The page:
Problem Solving/Physical Interventions and Aging
The purpose of this study is to examine the relative and combined efficacy of a physical activity and health promotion program to help sedentary adults over age 70 maintain an independent life style.
|Study Design:||Allocation: Randomized
Endpoint Classification: Efficacy Study
Intervention Model: Factorial Assignment
Masking: Single Blind
Primary Purpose: Treatment
|Official Title:||Problem Solving/Physical Interventions and Aging|
- physical health and function [ Time Frame: screening, baseline, 3, 6, 12, and 18 months ] [ Designated as safety issue: No ]
- affective status [ Time Frame: screening, baseline, 3, 6, 12, and 18 months ] [ Designated as safety issue: No ]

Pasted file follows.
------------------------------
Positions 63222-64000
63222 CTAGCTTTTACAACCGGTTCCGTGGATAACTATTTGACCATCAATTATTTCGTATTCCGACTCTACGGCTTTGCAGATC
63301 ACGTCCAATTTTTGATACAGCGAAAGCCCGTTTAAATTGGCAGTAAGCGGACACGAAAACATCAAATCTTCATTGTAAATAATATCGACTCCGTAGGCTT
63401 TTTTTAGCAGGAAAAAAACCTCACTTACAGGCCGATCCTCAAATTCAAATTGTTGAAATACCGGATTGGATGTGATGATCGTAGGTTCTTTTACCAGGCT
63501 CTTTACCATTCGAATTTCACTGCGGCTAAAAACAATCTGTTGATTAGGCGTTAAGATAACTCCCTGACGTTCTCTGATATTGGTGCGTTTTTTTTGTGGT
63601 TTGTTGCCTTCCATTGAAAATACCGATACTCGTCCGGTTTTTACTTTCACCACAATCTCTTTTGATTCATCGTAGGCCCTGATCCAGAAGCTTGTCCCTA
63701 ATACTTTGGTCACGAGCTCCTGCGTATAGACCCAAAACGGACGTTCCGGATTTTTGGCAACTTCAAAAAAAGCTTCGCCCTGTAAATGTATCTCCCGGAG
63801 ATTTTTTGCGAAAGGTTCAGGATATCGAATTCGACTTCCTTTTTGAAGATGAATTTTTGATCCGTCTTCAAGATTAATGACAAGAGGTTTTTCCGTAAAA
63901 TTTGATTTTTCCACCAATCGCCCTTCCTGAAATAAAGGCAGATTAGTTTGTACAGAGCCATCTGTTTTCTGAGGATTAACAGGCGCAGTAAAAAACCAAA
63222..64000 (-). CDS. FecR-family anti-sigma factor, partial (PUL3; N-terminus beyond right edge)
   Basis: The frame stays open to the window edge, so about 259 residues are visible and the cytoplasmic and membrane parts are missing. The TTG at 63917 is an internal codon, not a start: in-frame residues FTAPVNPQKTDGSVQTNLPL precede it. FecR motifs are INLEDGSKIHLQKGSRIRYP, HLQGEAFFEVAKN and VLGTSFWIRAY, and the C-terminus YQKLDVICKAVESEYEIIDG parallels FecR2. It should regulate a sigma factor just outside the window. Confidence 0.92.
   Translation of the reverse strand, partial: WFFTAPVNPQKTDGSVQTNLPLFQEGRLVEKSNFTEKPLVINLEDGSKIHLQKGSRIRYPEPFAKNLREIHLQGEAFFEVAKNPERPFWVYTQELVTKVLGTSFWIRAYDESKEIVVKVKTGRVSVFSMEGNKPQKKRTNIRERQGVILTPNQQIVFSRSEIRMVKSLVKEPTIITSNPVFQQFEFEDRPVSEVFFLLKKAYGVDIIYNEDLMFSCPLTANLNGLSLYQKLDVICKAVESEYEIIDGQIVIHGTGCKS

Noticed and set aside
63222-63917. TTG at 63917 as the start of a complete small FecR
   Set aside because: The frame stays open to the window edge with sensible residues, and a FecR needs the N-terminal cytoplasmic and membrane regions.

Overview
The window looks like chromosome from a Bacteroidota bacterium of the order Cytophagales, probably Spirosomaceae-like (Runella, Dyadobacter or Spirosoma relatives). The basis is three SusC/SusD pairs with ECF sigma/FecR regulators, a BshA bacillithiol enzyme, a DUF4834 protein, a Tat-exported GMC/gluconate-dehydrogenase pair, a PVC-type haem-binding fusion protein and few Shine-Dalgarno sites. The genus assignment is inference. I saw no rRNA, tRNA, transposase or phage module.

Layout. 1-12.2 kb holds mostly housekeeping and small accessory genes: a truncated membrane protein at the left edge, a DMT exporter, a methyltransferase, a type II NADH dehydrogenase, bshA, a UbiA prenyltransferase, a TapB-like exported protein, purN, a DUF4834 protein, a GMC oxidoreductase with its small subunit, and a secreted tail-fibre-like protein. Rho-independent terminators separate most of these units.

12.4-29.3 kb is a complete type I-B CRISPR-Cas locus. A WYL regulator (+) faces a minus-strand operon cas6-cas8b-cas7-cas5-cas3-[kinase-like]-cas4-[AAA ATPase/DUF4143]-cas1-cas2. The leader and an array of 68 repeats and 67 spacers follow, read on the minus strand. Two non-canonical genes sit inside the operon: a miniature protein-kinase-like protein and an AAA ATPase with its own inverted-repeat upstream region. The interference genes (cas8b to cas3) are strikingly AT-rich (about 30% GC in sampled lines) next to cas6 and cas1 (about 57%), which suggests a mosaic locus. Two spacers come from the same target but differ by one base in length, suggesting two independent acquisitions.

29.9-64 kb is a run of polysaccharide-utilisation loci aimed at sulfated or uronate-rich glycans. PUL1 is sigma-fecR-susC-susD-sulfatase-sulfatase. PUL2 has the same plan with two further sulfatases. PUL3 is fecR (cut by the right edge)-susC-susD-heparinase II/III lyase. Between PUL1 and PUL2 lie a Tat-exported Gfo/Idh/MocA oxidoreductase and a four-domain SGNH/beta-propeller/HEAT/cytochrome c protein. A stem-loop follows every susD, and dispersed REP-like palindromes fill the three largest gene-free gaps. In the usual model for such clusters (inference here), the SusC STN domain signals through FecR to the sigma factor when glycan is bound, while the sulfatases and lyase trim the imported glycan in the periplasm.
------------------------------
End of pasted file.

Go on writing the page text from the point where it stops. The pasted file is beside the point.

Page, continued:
|Study Start Date:||September 2000|
|Study Completion Date:||September 2004|
|Primary Completion Date:||September 2004 (Final data collection date for primary outcome measure)|
The study recruited 273 participants from a community-based HMO for whom computerized health service utilization and cost data were already available, as well as cognitive, functional, and health status measures. The participants were randomly placed into one of four treatment groups: exercise, health promotion, combination exercise and health promotion, and routine medical care. Assessments for physical performance, emotional well-being, and physical and emotional health status were conducted at screening, baseline, after 3 months (post-treatment), and at 6, 12, and 18-month follow-up by interviewers blind to treatment assignment.
|Principal Investigator:||Linda Teri, PhD||University of Washington School of Nursing, Northwest Research Group on Aging|